Court of Protection – RPR & Litigation Friend Explained
Posted:20th February 2023
What is a Relevant Persons Representative (‘RPR’)?
An RPR is an independent and impartial individual, who’s job is to amplify the voice of a person (P) who is subject to a deprivation of liberty safeguards (DOLS). The role of the RPR can be conducted by a friend, family member or independent advocacy organisation. The RPR is responsible for ensuring that P’s voice is heard and that the placement they are in, continues to be the least restrictive option for P. One of the jobs of the RPR is also to bring a case to the Court of Protection, if P wishes to challenge their placement. Throughout this process, the RPR should ensure that the individuals voice is heard.
What is a litigation friend (‘LF’)?
If an objection is brought to the Court of Protection, for a review of P’s placement, the role of the LF is to ‘direct the proceedings’ on behalf of P, when they lack the capacity to do so themselves. P shall remain the solicitor’s client, but the instructions that they receive whilst conducting the matter, are given by the LF. Within this role, the LF will be required to:
- Make decision in P’s best interests’.
- Do everything they can to tell P what’s happening in the case and find out P’s wishes and feelings;
- Talk to P’s solicitor about what is happening, get advice and give instructions to the solicitor.
So, can a person be an RPR and Litigation Friend?
In short, yes. The case of AB v LCC  clarified that one person, can be both, and in many circumstances, this would be advantageous, as the RPR has in-depth knowledge of the client and their interests.
Could being the Litigation Friend potentially conflict with my duties as an RPR?
They could, and often do, conflict. In summary the roles of the two are as follows:
- RPR: To voice the views of a person, advocating for what they want;
- Litigation Friend: Make decision in the individuals best interests within court proceedings.
At times, these two things can conflict with one another. However, often a distinction can be drawn between the two roles.
The RPR’s main role is to amplify P’s voice to the ultimate ‘decision maker’. Within the context of proceedings, this would mean bringing the challenge to the court, ensuring wishes and feelings are ascertained, ensuring the option of a judicial visit has been explored, and P continues to be at the centre of proceedings.
On the other hand, the Litigation Friend must consider the views of P, as well as the other evidence, to decide what they consider in P’s best interests’. This can often feel in-conflict, when the views of P, and what the Litigation Friend considers to be in their best interests, are not the same.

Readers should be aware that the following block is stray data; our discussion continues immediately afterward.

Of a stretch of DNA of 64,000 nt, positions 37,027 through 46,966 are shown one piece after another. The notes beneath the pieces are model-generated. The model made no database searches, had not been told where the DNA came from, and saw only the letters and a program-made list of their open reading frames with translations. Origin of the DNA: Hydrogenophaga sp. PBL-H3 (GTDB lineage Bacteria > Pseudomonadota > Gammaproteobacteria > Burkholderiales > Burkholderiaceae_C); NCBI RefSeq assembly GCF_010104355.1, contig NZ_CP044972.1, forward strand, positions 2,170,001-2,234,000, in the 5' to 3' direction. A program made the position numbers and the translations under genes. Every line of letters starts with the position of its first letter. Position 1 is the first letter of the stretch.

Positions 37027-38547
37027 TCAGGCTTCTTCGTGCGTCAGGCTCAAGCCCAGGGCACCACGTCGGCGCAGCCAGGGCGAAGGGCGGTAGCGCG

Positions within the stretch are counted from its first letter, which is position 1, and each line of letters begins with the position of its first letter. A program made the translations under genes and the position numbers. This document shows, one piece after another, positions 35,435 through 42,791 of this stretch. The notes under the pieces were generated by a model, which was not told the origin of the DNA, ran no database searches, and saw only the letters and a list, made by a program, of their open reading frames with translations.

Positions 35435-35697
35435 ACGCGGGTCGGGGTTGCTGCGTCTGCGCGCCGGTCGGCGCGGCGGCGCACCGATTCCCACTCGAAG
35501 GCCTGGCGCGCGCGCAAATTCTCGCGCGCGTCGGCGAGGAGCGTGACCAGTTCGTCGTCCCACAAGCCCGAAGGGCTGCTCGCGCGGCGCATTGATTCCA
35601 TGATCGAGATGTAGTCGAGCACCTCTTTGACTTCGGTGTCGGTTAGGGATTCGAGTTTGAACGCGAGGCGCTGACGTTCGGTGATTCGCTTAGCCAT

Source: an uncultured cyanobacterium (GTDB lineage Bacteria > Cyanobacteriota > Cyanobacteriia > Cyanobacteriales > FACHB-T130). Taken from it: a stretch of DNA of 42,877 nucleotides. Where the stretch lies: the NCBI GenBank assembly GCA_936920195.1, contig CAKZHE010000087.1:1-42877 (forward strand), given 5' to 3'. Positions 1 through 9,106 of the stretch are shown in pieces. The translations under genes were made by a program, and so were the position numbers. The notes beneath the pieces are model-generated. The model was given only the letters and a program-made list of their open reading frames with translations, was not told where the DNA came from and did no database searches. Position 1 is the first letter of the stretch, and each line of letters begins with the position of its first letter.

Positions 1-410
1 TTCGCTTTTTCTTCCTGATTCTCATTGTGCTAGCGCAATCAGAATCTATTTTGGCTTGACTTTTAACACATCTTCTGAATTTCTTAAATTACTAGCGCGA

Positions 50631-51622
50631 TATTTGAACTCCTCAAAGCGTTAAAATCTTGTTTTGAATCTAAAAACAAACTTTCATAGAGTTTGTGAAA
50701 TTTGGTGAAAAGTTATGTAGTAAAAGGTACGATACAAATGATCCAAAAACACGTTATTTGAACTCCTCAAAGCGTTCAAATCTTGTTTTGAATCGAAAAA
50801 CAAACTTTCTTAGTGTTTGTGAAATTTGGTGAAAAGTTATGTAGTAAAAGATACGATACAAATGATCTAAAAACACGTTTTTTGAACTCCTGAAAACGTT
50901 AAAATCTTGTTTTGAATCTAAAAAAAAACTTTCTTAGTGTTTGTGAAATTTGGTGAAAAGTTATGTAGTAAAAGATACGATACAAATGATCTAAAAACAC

However ultimately, the same person can wear the two different hats. The RPR hat, ensuring that P’s voice is heard, and they have an opportunity to engage as much with the process as they so wish, and their litigation friend hat, ensuring that the views of P, as well as all the other evidence, is considered fully to determine what they consider to be in P’s best interests’.
What if the conflict will cause issues?
Whilst the RPR’s involvement in proceedings is invaluable, solicitors do not want to ruin the relationship that the RPR has with P. Therefore, if the two roles are likely to cause issues, for example, when P is passionate about something which is likely not in their best interests, the case is particularly complex and intricate or the potential of damaging relations with family members, it may be that the RPR gives up their role of LF, and requests that an Accredited Legal Representative (ALR) or the Official Solicitor (OS) is appointed. Solicitors would always advise the RPR when they consider this necessary or appropriate.
P is 64 years old and lives in a care home under a DOLS. P tells her RPR, Ms Jones, that she no longer wishes to be in the care home and subsequently a case is brought to the Court of Protection. The RPR agrees to be P’s Litigation Friend and the proceedings start. Within the proceedings, Ms Jones continues to regularly see P, ensuring that her wishes and feelings are amplified, and that her voice is put across within proceedings. Ms Jones ensures that the LA complete a review of potential placements, a capacity assessment and exploration of more community access.
The capacity assessment concludes that P lacks capacity with regards to care and residence. Ms Jones considers all the evidence, and decides that it is likely P does lack the capacity to decide on issues of care and residence. In this situation, in order to not conflict with her duties as RPR, the litigation friend could:
- Leave it to the court to decide on the issue of capacity;
- Submit that the individual lacks capacity but allow P the opportunity to also voice her views, so they can be considered alongside the litigation friends submissions (for example, invite P to court, a judicial visit, or ascertain their wishes and feelings in a statement). This would allow Ms Jones to continue in her role of RPR, amplifying the individuals voice, whilst also ensuring her litigation friend role, deciding what is in P’s best interests, is not compromised.
The proceedings continue and P is assessed as requiring 24-hour care, however, P is clear that she does not believe she requires this. On the whole, Ms Jones considers the evidence, and concludes that it is likely she does need to stay in a care home. The mention of staying in the care home frustrates P and over-time, this starts to affect P’s relationship with Ms Jones (in her RPR capacity) with P seeing Ms Jones as ‘siding with the social worker’. Consequently, Ms Jones and the solicitor have a conversation and agree that the Official Solicitor is requested to replace Ms Jones as litigation friend, owing to it being important to keep the long-standing relationship between P and her RPR.